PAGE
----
A single swap in the letters of a gene’s sequence could modify the protein it encodes, even if the switch doesn’t change which amino acids make up the molecule, researchers report. The finding could upset a central view in biology—that proteins made of the same amino acids are identical.
DNA contains components called nucleotides, symbolized by the letters A, T, G, and C. Each block of three of these letters—known as a codon—signals a cell’s protein-making machinery to add a particular amino acid to a lengthening chain. Most of the 20 amino acids are each encoded by two or more of these three-letter combinations.
Biologists have long held that swapping one codon for another doesn’t change the resulting protein’s structure, as long as both codons instruct the machinery to insert the same amino acid. However, experiments by Michael Gottesman of the National Cancer Institute in Bethesda, Md., and his colleagues led the team to suspect that those silent mutations might lead to significant differences.
Gottesman’s team investigates why some cancers don’t respond to chemotherapy. They’ve found that a tiny pump, called P-glycoprotein, located on tumor cells’ surfaces, can pull drugs out of cells. Some drugs are ineffective against cancer cells that have certain forms of P-glycoprotein. The researchers had noticed that individual cancer patients’ pumps sometimes show differences in function, even when the pumps’ proteins are made of identical combinations of amino acids.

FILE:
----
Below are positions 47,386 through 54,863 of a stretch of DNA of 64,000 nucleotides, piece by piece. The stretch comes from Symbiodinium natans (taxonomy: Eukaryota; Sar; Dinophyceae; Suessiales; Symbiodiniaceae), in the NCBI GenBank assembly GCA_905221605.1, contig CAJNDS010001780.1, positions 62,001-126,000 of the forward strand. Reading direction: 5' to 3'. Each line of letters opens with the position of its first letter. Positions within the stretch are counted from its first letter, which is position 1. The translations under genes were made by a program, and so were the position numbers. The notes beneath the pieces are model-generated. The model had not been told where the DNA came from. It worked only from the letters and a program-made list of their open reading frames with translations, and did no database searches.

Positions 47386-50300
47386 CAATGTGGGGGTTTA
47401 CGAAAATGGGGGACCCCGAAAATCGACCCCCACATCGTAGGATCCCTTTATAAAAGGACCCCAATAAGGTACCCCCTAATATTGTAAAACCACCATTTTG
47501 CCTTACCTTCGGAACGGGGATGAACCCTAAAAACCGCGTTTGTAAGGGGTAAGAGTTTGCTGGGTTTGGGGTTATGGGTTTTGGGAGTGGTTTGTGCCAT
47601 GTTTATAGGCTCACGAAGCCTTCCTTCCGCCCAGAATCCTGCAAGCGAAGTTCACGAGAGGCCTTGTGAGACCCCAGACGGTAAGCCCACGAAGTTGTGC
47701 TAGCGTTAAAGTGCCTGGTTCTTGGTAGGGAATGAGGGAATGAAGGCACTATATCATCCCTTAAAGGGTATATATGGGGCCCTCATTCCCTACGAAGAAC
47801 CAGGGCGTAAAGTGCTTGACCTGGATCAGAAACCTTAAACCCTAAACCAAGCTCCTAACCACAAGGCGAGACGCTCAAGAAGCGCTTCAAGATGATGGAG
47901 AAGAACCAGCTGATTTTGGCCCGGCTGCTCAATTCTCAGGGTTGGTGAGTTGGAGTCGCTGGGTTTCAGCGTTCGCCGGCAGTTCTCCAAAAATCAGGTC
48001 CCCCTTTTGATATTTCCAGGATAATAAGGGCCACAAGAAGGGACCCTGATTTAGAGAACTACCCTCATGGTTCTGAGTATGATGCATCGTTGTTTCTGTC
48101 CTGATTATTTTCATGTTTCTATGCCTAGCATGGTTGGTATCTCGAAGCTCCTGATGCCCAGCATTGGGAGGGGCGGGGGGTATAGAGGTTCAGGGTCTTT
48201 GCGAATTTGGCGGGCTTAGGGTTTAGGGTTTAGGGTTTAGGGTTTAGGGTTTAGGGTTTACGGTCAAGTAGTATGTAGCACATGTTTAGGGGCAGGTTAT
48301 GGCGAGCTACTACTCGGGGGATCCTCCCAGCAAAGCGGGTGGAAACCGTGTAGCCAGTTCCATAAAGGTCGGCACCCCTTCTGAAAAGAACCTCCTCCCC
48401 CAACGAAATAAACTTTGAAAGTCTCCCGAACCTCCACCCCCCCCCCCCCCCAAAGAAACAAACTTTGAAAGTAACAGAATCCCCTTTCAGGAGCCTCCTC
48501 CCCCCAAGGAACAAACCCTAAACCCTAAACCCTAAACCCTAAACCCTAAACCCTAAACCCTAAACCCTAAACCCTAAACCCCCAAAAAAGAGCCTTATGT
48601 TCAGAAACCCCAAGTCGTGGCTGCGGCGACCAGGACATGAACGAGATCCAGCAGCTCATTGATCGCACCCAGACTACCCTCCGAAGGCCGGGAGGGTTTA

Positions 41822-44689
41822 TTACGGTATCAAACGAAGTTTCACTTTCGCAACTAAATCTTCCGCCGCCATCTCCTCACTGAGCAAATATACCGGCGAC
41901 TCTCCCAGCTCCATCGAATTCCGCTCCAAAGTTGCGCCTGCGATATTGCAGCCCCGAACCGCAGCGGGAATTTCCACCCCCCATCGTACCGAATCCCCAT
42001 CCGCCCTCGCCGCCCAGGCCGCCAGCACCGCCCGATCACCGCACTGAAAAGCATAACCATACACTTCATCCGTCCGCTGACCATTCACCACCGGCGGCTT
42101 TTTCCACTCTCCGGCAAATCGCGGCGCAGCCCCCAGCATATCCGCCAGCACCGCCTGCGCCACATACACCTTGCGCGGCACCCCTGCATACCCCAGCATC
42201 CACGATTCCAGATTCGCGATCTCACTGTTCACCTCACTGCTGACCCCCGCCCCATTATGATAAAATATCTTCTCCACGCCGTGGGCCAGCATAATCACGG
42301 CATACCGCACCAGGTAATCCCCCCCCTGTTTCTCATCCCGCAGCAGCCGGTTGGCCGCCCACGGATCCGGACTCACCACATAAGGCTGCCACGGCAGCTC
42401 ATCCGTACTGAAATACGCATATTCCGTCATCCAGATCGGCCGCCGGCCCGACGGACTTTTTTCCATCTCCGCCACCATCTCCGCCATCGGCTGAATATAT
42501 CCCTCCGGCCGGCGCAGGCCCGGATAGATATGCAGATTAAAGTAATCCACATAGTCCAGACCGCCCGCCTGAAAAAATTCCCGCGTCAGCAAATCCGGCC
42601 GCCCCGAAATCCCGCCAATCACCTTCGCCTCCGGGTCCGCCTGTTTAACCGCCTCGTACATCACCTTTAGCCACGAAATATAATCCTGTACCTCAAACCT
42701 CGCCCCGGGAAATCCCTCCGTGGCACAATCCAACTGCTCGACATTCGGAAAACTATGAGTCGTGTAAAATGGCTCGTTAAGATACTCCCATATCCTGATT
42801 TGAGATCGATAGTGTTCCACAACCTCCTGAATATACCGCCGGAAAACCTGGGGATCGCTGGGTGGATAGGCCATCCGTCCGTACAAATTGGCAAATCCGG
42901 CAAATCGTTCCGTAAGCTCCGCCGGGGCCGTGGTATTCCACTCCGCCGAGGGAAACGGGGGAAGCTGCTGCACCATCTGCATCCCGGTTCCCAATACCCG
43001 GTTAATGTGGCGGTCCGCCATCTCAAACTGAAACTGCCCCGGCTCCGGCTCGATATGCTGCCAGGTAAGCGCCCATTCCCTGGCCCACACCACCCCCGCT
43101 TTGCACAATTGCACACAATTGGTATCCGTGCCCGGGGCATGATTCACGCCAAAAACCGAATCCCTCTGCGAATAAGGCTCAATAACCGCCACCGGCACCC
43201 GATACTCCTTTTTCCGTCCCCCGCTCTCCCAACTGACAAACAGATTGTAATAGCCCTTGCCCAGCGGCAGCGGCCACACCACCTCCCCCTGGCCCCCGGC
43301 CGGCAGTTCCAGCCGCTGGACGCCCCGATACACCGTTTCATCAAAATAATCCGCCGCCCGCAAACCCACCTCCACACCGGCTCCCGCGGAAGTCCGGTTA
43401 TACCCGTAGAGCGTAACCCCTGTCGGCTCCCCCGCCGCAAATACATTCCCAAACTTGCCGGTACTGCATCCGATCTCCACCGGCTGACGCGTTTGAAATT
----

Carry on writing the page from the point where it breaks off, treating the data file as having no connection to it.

To investigate whether silent mutations play a role, Gottesman and his colleagues worked with different varieties of the gene called MDR1, which makes P-glycoprotein. These forms of the gene contained different codons that make the same amino acids. The researchers inserted the variants into human or monkey cells that don’t normally produce the pump.
Particular codon combinations affected how well the cells pumped out different cancer drugs, the researchers found. One mutant codon, called C3435T, appeared to be especially important. That codon makes the amino acid isoleucine, just as its counterpart in the most common form of the pump gene does. However, cells that had the atypical codon in combination with two other mutations in MDR1 pumped out some drugs with above-average effectiveness and others with below-average success.
Gottesman’s team speculates in a Jan. 26, 2007 Science report, published online Dec. 21, 2006, that an atypical codon may affect the pace at which cells assemble P-glycoprotein.
“If you change the speed at which a protein is made, you can end up with a slightly different final shape of the protein,” says coauthor Zuben Sauna, also of the National Cancer Institute.
William Skach, who studies protein folding at Oregon Health and Science University in Portland, notes that differences in proteins that have identical amino acids “could be very widespread and not appreciated at all right now.”